PARIS, Ky. — Consider this timeline of a Kentuckian and a horse: Walker Hancock joined us on Earth in mid-August 1989 and Secretariat left us Oct. 4, 1989, so they coexisted for all of 52 days. Hancock apparently slept through Secretariat’s funeral, according to a well-placed source (his mother). “I hopefully wasn’t crying,” he said, “or I would have been escorted out.”
The 1973 Triple Crown winner died more than 30 years ago. But in the minds of so many, he remains unusually alive.
Yet as a routine of Hancock’s presidency nowadays at Claiborne Farm, where he grew up and Secretariat lived the last 16 of his 19 years, humans of certain ages approach Hancock as if aching to share their stories of a nonhuman whose 33-year absence has burned with his abiding presence. “They saw him break his maiden,” Hancock said. “They saw him lose. Or they saw his last race. They all have a memory, and it’s so distinct, too. What the weather was …”
Or consider this timeline of a Kentuckian and a horse: Jaime Corum joined us in November 1973, a week and change after Secretariat’s 21st and final race and 16th and final win at Woodbine near Toronto. Even as she became a “total horse person” and an equine artist, she never did meet Secretariat, a youthful oversight she regrets.
Yet as a function of the fact she has painted him double-digit times upon various canvases, including on a Woodford Reserve bottle honoring the 50-year mark since Secretariat’s Triple Crown, Corum found herself on a hydraulic lift in pretty little downtown Paris, transforming the side of a building into a Secretariat mural that qualifies as striking, dwelling behind the day-to-day sights of a main street. With the bottle and the mural, she said: “I couldn’t believe how much my life was tied to Secretariat. I keep telling other people he’s taking me this year on this wonderful ride.” It has led her to brand Secretariat a unifier of people and say: “He’s one of those things that people always respond. He’s timely, I think — in the year 2023.”
How Secretariat does still romp through the human consciousness, 50 years after his Triple Crown win of 1973, and 33 years after his death from a hoof disease in 1989, and 13 years after the movie starring Diane Lane as owner Penny Chenery in 2010. All this time later, he’s prompting a mural, a fresh sculpture, a fresh city park and a parade, all coming to Paris by November to mark the 50-year mark of his relocation to Claiborne Farm, whose stallions have sired six of the 13 Triple Crown winners (including Secretariat).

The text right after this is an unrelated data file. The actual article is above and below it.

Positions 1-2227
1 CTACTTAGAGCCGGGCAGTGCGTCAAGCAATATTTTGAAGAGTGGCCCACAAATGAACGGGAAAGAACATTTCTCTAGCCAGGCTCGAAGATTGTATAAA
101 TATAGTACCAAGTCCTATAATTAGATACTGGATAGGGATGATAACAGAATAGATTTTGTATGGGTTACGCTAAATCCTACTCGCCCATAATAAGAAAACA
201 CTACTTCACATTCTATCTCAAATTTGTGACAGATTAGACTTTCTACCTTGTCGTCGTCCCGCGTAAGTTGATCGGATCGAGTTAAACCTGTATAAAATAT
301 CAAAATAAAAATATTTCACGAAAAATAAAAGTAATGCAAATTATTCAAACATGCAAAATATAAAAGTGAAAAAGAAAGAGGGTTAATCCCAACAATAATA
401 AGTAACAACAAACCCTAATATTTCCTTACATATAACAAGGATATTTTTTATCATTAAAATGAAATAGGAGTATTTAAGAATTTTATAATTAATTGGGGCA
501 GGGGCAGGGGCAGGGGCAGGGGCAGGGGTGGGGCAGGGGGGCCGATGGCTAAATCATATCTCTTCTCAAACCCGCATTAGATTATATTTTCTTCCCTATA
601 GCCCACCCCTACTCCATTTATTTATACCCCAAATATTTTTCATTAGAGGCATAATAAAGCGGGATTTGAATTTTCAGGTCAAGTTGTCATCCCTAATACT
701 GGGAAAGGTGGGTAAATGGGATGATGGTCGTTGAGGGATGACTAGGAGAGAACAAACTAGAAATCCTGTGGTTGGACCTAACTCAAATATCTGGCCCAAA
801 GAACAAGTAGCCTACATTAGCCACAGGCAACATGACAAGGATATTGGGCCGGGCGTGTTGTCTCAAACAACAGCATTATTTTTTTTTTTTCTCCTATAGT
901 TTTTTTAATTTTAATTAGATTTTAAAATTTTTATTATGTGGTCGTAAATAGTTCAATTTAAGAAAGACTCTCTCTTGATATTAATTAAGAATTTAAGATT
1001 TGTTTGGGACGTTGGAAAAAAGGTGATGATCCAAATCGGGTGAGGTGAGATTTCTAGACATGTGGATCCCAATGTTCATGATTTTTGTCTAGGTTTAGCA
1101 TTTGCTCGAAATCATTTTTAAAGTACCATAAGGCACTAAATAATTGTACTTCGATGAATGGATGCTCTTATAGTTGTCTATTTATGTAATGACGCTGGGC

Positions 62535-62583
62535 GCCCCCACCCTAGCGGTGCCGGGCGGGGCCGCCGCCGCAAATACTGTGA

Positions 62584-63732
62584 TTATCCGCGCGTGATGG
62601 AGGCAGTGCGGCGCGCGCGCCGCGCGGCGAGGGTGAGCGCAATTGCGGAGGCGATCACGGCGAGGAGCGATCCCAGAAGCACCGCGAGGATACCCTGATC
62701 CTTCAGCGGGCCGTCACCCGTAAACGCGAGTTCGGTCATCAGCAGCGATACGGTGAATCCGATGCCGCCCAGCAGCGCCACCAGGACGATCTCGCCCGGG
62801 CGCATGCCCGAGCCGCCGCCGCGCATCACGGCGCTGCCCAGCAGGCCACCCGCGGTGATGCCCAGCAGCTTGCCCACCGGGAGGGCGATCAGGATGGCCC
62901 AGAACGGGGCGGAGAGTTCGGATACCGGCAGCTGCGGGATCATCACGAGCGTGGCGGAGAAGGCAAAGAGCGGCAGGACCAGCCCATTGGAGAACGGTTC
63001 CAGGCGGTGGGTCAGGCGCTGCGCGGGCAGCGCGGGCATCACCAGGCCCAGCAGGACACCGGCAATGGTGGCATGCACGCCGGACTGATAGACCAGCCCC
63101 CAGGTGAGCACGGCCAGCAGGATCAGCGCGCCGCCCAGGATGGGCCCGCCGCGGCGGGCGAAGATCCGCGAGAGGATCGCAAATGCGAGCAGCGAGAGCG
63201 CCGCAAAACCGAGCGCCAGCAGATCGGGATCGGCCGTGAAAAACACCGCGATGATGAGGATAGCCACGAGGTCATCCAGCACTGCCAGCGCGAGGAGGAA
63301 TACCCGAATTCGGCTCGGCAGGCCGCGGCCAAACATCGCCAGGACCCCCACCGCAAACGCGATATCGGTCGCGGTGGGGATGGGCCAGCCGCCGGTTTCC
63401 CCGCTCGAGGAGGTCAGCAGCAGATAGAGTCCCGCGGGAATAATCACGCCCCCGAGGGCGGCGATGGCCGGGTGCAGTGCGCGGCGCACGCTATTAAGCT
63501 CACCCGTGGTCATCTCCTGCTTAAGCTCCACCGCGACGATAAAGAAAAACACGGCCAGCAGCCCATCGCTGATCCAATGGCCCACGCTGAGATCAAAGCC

Of all the people who might take a whack at how this could persist, no one deserves a chance more than Paris-based veterinarian Robert Copelan, who oversaw the healing of one of the more famous abscesses in mammal history, the harrowing one that fell off Secretariat’s upper lip days before the Derby 50 years ago right about now.
Copelan, 96, can retell for the umpteenth time the moment-to-moment that led to the eventual bursting of that painful devil that made a little noise as it fell to the straw, and only a boor would refrain from hearing again the gripping details. He also can remind you that seven horses beat Secretariat in four different races, all in the state of New York. He can remind that some people who know their racehorses go ahead and use the term “the greatest” for, among others, Flightline, the 2022 Breeders’ Cup dominator. Yet in pegging Secretariat’s deathless appeal, he said: “I’m not surprised at that. You know, he went to the Belmont and he won off by 23 lengths, 24 lengths” — eventually, 31 lengths — “and that froze in a lot of folks’ minds. They’d never seen anything like that.”
That might stand tallest amid the bouquet of reasons. It might even epitomize how memory works. Watching that day by television, Copelan thought, “Well, this is going to make a lot of racket.”
About 12,000 people per year visit Claiborne Farm, and everyone agrees most do so foremost to see Secretariat’s gravestone among the 23 in the handsome and understated little cemetery. Some cry. Some place pennies atop in honor of Chenery, who died in 2017 at 95.
As a stallion manager and a maestro at the separate art of tour-guiding, Joe Peel explains the privacy fence, built soon after Secretariat’s arrival not by plan but by reaction to the gawkers and would-be patters who kept parking on the road out there. He recites Secretariat’s still-standing records in the Kentucky Derby, the Preakness and the Belmont Stakes. He spreads knowledge, from, “Horses once could climb trees,” to, “Always remember to approach a horse from the left side,” to, “A person can make a nice horse mean,” to, “They’ve got a lot of teeth in their heads.” He shows the barn and stall in which Secretariat lived, nowadays inhabited by Runhappy, whose owners, Hancock pointed out, bought the horse inspired in part by the movie, well, “Secretariat.”